Judge Dawn Hunt is somebody's hero. She just can't remember whose.
"Everybody is somebody's hero."
With a runtime of less than 90 minutes, Somebody's Hero offers few surprises in dealing with a well-known concept of an everyman turned hero. But a sweetness and likable cast help ground the movie and keep it entertaining.
Facts of the Case
Dennis Sullivan (Christopher Gorham, Covert Affairs) is an accountant who has just been handed his first high-profile client in the form of Katie Wells (Susan Misner, Person of Interest), a widow whose husband was his firm's biggest client. He meets and is charmed by her, housekeeper Maureen (Novella Nelson), and young son Jake (Ben Hyland, Marley and Me.) But his newfound happiness is threatened by his secret identity as Man America, the city's newest vigilante.
When Dennis Sullivan is called into boss Miss Malechek's (Pamela Shaw, The Family Tree) office, he never dreams he's going to be given the chance to prove his mettle. When he meets Katie, he's taken with her and Jake, who idolizes comic book hero turned big-screen star Man America. On a whim, Dennis goes to purchase a Man America suit, and the store is robbed while he's trying it on. He makes the choice to intervene and saves the life of the store owner as well as Donald Delansky (Arthur J. Nascarella), a wealthy businessman. Delansky subsequently tracks Sullivan down and gives him the suit, saying the city has been inspired and he owes it to them to follow through as Man America.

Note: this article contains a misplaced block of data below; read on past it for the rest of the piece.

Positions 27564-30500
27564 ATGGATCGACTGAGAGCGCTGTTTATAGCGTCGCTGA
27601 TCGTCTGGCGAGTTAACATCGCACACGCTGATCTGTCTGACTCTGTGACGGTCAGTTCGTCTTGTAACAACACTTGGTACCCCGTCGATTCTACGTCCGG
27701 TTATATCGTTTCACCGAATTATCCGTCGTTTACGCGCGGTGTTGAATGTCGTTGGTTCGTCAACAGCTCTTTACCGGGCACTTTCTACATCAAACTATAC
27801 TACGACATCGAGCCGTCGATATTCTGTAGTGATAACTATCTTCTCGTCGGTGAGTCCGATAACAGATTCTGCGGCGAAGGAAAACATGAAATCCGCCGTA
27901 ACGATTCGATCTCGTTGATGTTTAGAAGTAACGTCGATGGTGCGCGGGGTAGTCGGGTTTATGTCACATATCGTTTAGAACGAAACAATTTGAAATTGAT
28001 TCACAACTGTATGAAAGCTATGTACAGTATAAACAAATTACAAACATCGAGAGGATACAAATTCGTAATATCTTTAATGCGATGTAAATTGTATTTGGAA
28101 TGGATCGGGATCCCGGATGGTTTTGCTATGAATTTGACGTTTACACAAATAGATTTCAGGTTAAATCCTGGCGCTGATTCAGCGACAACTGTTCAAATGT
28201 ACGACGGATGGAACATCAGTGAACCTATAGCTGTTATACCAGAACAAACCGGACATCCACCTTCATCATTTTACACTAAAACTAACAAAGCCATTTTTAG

From this point forward, you know the plot points to be hit. Katie and Jake have to find out Dennis is really Man America. Dennis has to decide if he will continue to don the suit once his secret is out. Katie has to decide whether to give Dennis a second chance, after learning of his deception. But just because we know certain crossroads are coming, doesn't mean we cannot enjoy the ride.
Gorham is eminently charming as Sullivan, and it's easy to believe in the relationships he forms, even the one with young Jake; a notably impressive task, considering the film's short runtime. But Gorham plays the part well and we can easily root for him. Susan Misner provides just enough depth to her grief. While we can see her falling for Gorham's Sullivan, we are also reminded she recently suffered a terrible tragedy. The rest of the cast fill their roles nicely, though no one is on screen long enough to find any complaints with their performances.
Indeed, I adored Somebody's Hero, and was caught surprisingly off guard by a couple of its choices. It's a sweet, tightly woven tale that delivers on the promise of its premise and I highly recommend it.
Though we were provided a not-retail product copy for review, I did not find any problems with its standard definition 1.78:1 anamorphic widescreen transfer or Dolby 2.0 Stereo audio track. The visuals were surprisingly clean, looking like any indie film shot over the last few years. The audio in the action scenes never suffered any distortion or low volume levels, a common issue. The only bonus feature is the film's trailer.
It takes me longer to run a load of laundry than it will for you to enjoy Somebody's Hero; a sweet film with a charming cast and a story grounded in enough reality to thoroughly entertain.
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Scales of Justice
Studio: Backlit Pictures
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